An image of a man standing on a Styx ledge in front of a castle.
The arrogance of man is a folly we never seem to learn from. No matter how many times nature humbles us, as a people, we never seem to get the concept that there are things we should not mess with. Our curiosity is without bounds and yet there seem to be things that we were not meant to understand. Often we relegate things like that to the realm of fantasy. Beings that are there but not; things that we see out of the corner of the eye that disappear into shadows when we take a good look. Every now and again someone stumbles on something fantastical and the most common human thought is to exploit it. This is where we go wrong and usually end up with the short end of the stick. This is where our tale begins as Cyanide Studio and Focus Home Interactive invite us to go where man is not welcome – into the shadows.
SILENT BUT DEADLYForget the saying “good things come in small packages,” because Styx is anything but good. Unlike most goblins, he acts alone and overcomes the cowardice befitting his size with guile and stealth. Having lived for over two hundred years now he has taken many lives and more will fall to his blade before this deed is done. What he wants is the lifeblood of the World Tree, the amber, that flows both through his veins and throughout the Tower of Akenash that surrounds the tree. Quietly he laughs at the humans that built the tower around the tree to try and possess its power and secrets. He knows the elves will not stand for their arrogance forever but even before that, he will reach the heart of the tree and steal it for himself. His obstacles vary in size, but they are all bigger than him; even still, there is nothing that shall prevent Styx from achieving his goal.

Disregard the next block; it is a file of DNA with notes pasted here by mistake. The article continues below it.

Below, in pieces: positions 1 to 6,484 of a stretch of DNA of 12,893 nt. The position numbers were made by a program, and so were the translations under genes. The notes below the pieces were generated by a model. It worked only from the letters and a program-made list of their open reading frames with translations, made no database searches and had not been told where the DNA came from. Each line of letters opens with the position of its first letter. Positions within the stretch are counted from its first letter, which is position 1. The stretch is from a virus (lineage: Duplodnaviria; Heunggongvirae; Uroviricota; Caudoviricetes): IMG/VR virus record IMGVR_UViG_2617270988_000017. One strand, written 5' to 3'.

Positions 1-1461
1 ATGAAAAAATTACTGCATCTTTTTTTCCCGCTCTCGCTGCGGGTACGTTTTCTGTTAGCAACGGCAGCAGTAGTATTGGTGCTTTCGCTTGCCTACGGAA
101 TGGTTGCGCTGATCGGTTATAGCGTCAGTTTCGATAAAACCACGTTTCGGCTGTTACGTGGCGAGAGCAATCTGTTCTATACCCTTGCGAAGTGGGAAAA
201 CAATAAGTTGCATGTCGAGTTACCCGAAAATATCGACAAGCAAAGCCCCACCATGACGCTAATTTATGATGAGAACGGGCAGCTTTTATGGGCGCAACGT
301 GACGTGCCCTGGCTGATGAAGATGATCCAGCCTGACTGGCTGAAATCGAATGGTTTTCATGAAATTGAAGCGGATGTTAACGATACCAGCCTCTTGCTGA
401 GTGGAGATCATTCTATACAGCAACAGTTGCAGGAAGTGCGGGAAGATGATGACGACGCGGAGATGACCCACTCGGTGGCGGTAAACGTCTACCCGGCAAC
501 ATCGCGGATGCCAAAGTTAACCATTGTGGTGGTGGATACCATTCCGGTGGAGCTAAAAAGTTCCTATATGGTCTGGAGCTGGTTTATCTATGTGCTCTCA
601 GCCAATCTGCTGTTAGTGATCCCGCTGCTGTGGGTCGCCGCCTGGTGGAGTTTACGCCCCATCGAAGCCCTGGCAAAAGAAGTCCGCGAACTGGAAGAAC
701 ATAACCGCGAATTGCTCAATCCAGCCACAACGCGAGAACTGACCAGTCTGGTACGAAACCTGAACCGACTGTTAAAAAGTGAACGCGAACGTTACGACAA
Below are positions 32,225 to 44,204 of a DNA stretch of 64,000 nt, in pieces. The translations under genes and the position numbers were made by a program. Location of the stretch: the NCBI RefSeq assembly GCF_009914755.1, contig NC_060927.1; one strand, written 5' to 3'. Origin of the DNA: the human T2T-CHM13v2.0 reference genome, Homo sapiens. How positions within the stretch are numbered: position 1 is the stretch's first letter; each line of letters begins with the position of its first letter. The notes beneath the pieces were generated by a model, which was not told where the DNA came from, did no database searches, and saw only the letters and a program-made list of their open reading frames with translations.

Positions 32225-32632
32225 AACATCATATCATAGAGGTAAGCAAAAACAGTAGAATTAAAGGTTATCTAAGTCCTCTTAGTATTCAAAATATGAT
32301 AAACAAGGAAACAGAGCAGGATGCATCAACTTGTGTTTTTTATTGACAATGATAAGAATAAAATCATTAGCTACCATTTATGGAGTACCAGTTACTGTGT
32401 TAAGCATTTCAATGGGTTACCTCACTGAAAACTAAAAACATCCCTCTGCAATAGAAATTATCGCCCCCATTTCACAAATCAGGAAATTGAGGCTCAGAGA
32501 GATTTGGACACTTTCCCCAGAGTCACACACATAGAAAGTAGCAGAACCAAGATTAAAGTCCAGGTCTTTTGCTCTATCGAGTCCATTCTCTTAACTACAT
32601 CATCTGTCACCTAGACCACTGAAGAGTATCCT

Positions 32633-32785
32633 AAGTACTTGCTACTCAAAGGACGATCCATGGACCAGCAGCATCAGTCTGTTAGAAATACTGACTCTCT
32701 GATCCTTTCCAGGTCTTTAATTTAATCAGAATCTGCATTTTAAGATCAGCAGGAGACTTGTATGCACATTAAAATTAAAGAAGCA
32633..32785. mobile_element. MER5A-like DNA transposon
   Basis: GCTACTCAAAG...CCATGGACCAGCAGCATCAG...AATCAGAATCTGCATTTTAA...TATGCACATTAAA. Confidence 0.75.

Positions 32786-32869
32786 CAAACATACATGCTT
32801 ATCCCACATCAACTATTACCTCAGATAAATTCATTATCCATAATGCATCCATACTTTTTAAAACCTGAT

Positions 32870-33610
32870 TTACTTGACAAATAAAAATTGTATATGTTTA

SKILLS THAT LEAD TO THRILLS Styx is both thief and assassin by trade, so his primary weapon is stealth. He can and will defend himself when necessary, but his best defense is leaving an area without anyone knowing he was ever there. Well, at least, anyone that is still alive when he leaves an area. When an enemy’s back is turned, it is very simple for Styx to dispatch them, as long as no one else can see him. He has six different skill trees, all of which should be developed using the skill points you acquire, that make exploration of the Tower both easier and more fun. Stealth, agility, cloning, amber, equipment and assassination are the skills you must develop and they are all useful to you as you progress. Styx is pretty handy from the start; his jumping and climbing skills are very good, something many games have lacked lately. Crouching (which you will do very often) keeps enemies from hearing him and his diminutive size lets him hide in the smallest of spaces. His blade can dispatch almost any enemy but don’t think that you will be able to take soldiers head on. Many will yoke Styx with one hand and slit his throat with the other, especially on Goblin difficulty. This can be especially annoying as death often means starting from the beginning of an area, losing anything you have picked up. Regardless of that headache, many will enjoy Styx for the way it lets you play. Each level has a set goal, but how you achieve it is up to you. One person may kill guards the old fashioned way with his blade and another may choose to drop a chandelier or a suspended load on them. Your clone also makes for very crafty decisions as it can serve as bait and even dispatch your foes in some situations. If you really want to challenge yourself, you might see how far you can go without being noticed using stealth. Styx may be virtually invisible in the dark (your tattoo glows with Amber so you do not get lost), but he can actually turn invisible as well. Easily the most satisfying aspect of this game is that all of Styx abilities are valuable; you may or may not use them as the game allows you to customize your own path to the goal. This grubby little imp should definitely find his way into your gaming library.